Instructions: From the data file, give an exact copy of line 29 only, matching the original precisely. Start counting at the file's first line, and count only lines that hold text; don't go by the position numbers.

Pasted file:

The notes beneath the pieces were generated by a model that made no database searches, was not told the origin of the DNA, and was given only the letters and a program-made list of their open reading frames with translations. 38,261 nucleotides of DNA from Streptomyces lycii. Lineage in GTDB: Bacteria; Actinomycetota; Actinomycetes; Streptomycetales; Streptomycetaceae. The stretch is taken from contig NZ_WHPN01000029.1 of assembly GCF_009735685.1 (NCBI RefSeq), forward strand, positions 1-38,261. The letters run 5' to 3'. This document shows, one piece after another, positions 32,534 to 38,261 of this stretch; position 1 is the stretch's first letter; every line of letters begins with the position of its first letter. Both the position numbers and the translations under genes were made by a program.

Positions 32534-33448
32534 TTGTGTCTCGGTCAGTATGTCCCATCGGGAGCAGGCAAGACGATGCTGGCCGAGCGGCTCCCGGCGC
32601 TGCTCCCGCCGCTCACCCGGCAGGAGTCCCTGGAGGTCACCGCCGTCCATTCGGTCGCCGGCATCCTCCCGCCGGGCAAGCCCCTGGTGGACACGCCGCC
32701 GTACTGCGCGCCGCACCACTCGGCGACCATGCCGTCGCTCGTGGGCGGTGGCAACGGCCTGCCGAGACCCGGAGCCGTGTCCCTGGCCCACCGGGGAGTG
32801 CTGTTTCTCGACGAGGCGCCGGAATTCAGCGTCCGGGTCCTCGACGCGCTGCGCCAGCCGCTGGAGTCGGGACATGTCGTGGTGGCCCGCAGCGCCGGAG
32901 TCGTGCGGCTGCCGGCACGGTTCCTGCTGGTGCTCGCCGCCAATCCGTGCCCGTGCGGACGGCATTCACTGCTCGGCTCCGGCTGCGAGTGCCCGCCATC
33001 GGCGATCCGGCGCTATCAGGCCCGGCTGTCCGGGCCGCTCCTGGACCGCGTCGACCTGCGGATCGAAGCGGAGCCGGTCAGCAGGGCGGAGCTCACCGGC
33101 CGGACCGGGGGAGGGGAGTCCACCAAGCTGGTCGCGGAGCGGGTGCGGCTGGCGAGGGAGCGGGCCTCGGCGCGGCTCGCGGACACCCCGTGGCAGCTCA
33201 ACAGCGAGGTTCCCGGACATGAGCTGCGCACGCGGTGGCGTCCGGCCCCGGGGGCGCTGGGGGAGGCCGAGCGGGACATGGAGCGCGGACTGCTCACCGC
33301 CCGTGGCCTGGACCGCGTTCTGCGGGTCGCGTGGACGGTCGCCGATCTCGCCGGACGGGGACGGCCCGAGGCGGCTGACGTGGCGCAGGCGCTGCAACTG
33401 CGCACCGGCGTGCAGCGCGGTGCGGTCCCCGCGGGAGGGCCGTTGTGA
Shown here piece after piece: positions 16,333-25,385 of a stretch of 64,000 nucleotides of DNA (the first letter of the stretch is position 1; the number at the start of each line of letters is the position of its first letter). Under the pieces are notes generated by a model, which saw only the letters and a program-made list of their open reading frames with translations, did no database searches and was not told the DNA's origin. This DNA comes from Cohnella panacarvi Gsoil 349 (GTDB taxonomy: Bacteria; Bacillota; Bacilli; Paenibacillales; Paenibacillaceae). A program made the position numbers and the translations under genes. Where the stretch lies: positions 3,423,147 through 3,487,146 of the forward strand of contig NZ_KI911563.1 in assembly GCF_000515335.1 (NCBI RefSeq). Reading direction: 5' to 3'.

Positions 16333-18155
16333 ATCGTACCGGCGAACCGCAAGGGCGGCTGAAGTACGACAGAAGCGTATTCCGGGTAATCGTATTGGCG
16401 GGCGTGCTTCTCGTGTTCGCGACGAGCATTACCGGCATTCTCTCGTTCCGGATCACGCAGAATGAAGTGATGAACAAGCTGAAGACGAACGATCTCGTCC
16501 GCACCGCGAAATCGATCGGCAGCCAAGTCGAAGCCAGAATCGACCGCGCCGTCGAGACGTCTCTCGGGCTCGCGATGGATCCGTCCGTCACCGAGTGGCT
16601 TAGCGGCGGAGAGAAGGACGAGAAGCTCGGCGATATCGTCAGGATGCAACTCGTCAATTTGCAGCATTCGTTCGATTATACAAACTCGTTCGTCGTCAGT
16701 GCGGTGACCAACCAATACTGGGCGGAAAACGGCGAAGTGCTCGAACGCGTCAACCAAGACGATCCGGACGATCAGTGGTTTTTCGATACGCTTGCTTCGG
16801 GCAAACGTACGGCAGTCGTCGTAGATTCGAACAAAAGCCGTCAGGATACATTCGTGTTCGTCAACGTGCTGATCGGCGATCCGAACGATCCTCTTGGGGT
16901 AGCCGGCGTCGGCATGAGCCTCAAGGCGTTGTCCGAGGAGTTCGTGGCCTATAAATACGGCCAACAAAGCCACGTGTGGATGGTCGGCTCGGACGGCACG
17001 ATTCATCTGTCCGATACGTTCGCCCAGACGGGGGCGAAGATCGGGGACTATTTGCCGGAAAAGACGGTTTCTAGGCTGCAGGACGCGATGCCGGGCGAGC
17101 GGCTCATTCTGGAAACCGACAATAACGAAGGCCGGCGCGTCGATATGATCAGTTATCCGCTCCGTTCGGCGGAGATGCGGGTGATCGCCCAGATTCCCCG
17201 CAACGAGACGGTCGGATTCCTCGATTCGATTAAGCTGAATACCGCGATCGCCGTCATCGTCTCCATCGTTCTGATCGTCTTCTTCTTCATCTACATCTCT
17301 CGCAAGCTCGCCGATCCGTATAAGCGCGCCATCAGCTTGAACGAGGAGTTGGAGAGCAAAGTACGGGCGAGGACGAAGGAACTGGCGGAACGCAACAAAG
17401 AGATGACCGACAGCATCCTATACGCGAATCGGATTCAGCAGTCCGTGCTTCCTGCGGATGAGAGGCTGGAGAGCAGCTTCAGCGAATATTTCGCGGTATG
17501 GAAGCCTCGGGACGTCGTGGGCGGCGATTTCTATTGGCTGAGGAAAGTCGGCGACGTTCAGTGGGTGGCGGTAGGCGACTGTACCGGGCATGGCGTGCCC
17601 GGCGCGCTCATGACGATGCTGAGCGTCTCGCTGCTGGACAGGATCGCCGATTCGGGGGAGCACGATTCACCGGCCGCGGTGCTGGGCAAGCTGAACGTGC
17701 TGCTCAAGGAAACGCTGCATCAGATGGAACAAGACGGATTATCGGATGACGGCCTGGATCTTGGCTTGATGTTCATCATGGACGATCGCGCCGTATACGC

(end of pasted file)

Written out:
17701 TGCTCAAGGAAACGCTGCATCAGATGGAACAAGACGGATTATCGGATGACGGCCTGGATCTTGGCTTGATGTTCATCATGGACGATCGCGCCGTATACGC